Emily Carr - The Soul of the Artist - Perspectives from The Artist's Road

Emily Carr

The Soul of the Artist


Chemainus Bay, Vancouver Island, 1924-25, Emily Carr
Chemainus Bay, Vancouver Island   1924-25   Emily Carr

Photograph of Artist and Writer Emily Carr   There was another (unofficial) member of the famous Canadian Group of Seven. Her name was Emily Carr. Her art was recognized and supported particularly by Group of Seven member Lawren Harris who told her, “You are one of us.”

The seven artists that formally established the Group of Seven in 1920, did so in the belief that a distinct national Canadian art movement should be developed working directly from nature. You can see examples of their work along with notes about their lives in our article, “The Canadian Group of Seven.”

Millie Emily Carr (1871 - 1945) was born to English parents living in Victoria, British Columbia, the second youngest of nine children. She began to study painting seriously after the death of her mother when Carr was fifteen and her father when she was seventeen. Her studies took her to the San Francisco Art Institute, the Westminster School of Art in London and later the Académie Colarossi in Paris.


Indian War Canoe - Alert Bay, 1912, Emily Carr
Indian War Canoe - Alert Bay     1912     Emily Carr

Indian Church, 1929, Emily Carr
Indian Church     1929     Emily Carr

   Her inspiration came from the Pacific Northwest Coast, first with her many visits to indigenous villages there, including the Nootka Indian mission at Ucluelet and to the Alaskan Indian villages in Alert Bay, Haida Gwaii and the Upper Skein River.

   In 1927, the Director of Canada’s National Gallery, Eric Brown, visited her and invited her to exhibit her work as part of a larger exhibition on aboriginal art. It was at this exhibition, which traveled to both Montreal and Toronto, that Carr met members of the Group of Seven. Lawren Harris became an artistic mentor and influence to her. Her art turned more to the landscape with a spiritual and emotional response to the western forests and skies. She wrote, “Art is art, nature is nature, you cannot improve upon it . . . Pictures should be inspired by nature, but made in the soul of the artist; it is the soul of the individual that counts.”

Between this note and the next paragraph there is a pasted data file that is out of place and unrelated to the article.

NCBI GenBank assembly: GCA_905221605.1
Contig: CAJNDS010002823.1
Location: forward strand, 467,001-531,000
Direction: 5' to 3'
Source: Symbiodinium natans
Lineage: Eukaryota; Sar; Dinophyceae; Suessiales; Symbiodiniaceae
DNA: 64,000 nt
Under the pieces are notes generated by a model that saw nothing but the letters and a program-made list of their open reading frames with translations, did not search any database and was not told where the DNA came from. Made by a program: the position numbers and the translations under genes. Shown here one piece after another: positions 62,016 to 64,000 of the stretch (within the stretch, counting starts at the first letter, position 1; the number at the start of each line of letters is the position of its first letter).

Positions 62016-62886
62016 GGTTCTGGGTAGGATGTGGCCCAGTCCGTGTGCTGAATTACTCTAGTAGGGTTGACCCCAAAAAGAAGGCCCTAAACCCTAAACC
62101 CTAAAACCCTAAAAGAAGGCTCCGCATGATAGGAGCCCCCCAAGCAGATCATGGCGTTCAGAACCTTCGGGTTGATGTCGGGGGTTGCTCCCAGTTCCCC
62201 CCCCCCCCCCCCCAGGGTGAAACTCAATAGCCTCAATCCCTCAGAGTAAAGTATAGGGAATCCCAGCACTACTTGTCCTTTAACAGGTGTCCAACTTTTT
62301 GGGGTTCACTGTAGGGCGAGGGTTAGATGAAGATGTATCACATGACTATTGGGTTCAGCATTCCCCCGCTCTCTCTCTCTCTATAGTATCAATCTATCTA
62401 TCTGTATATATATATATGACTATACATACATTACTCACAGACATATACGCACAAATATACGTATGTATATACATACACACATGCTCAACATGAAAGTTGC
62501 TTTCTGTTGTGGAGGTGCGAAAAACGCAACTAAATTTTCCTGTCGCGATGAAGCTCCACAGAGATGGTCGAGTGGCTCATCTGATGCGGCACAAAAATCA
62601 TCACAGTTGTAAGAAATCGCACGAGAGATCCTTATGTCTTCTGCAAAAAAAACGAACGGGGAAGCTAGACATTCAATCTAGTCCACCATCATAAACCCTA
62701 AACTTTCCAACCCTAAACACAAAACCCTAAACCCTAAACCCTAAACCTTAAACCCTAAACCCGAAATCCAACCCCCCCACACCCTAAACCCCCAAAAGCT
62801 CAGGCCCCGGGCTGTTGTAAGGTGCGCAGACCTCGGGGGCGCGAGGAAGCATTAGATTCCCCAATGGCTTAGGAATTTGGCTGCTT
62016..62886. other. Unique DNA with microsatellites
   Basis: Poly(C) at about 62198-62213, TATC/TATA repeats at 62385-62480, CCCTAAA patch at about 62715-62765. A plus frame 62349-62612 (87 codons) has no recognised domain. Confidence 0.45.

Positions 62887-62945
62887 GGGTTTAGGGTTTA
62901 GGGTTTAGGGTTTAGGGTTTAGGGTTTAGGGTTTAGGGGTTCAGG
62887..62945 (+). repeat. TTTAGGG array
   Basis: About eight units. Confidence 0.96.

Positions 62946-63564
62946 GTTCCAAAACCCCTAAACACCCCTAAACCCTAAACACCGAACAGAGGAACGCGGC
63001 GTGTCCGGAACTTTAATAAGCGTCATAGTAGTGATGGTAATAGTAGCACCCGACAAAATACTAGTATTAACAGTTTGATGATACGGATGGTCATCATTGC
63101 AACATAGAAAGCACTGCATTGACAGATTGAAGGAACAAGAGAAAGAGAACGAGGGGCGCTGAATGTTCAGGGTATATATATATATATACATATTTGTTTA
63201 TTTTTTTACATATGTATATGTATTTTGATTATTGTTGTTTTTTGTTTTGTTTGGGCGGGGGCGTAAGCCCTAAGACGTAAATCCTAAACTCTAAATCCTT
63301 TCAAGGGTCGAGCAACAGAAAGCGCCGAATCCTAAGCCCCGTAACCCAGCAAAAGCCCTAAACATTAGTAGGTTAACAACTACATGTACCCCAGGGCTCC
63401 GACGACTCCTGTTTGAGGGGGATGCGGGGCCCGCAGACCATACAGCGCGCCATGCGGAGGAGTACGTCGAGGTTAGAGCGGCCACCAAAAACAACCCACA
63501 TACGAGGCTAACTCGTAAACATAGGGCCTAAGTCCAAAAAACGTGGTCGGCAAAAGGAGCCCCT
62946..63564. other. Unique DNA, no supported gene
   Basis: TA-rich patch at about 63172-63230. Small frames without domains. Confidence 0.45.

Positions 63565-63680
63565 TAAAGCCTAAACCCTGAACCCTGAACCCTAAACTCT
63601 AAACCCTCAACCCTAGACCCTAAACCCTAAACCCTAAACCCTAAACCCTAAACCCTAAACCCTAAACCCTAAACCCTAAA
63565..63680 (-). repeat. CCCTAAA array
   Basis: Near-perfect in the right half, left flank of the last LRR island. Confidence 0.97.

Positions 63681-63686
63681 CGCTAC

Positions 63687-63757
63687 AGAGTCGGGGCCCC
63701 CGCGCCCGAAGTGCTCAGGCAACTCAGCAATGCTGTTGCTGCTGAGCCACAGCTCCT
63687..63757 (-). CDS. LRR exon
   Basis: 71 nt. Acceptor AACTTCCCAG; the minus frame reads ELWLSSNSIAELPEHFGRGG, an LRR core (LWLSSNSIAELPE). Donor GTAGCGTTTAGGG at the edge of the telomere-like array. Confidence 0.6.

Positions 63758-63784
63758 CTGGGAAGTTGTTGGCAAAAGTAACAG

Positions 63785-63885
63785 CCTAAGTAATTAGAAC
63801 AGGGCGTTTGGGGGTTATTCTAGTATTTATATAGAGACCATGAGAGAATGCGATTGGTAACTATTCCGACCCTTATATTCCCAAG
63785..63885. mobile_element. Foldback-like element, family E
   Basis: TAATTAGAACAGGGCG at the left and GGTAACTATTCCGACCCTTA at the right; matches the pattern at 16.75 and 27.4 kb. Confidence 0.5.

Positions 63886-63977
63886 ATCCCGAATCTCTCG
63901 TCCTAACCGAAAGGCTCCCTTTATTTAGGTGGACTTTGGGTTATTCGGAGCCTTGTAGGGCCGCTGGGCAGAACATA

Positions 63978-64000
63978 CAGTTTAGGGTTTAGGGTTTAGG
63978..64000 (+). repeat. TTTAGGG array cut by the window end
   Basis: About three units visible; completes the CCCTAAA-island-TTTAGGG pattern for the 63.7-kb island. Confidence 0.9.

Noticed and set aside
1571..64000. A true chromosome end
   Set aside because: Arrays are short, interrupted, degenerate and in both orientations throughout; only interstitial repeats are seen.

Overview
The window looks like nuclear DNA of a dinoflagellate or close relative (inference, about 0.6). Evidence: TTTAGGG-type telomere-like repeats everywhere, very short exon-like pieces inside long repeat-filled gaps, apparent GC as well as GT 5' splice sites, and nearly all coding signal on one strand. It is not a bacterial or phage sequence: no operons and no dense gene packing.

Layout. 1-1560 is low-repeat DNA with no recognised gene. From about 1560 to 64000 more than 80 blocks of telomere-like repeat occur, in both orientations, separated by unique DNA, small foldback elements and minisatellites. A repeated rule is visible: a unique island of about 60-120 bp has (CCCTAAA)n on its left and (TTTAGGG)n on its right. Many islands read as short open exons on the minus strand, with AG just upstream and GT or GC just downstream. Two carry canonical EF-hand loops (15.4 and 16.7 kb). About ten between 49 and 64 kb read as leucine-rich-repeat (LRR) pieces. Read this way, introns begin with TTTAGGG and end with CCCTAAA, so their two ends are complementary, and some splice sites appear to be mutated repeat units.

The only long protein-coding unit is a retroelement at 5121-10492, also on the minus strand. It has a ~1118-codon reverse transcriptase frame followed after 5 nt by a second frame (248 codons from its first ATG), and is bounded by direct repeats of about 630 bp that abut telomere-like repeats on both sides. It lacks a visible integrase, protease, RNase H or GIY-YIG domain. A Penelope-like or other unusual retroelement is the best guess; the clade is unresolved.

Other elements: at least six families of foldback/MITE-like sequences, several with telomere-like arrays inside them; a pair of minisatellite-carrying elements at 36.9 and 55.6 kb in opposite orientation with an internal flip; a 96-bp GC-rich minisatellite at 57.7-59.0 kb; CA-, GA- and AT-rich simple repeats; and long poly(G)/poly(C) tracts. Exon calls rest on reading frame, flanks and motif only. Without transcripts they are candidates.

Arbutus Tree, 1922, Emily Carr
Arbutus Tree     1922     Emily Carr

Reforestation, 1936, Emily Carr
Reforestation     1936     Emily Carr

   Carr died at 74 years of age after a series of heart attacks. She is revered for her adventurous independence, her writing and her painterly vision and skill. Her home in Victoria is now a Cultural Heritage Site and multiple schools honor her with their names, including the Emily Carr University of Art and Design in Vancouver, British Columbia. Her work has now sold for as much as three million dollars.

Copyright Hulsey Trusty Designs, L.L.C. (except where noted). All rights reserved.
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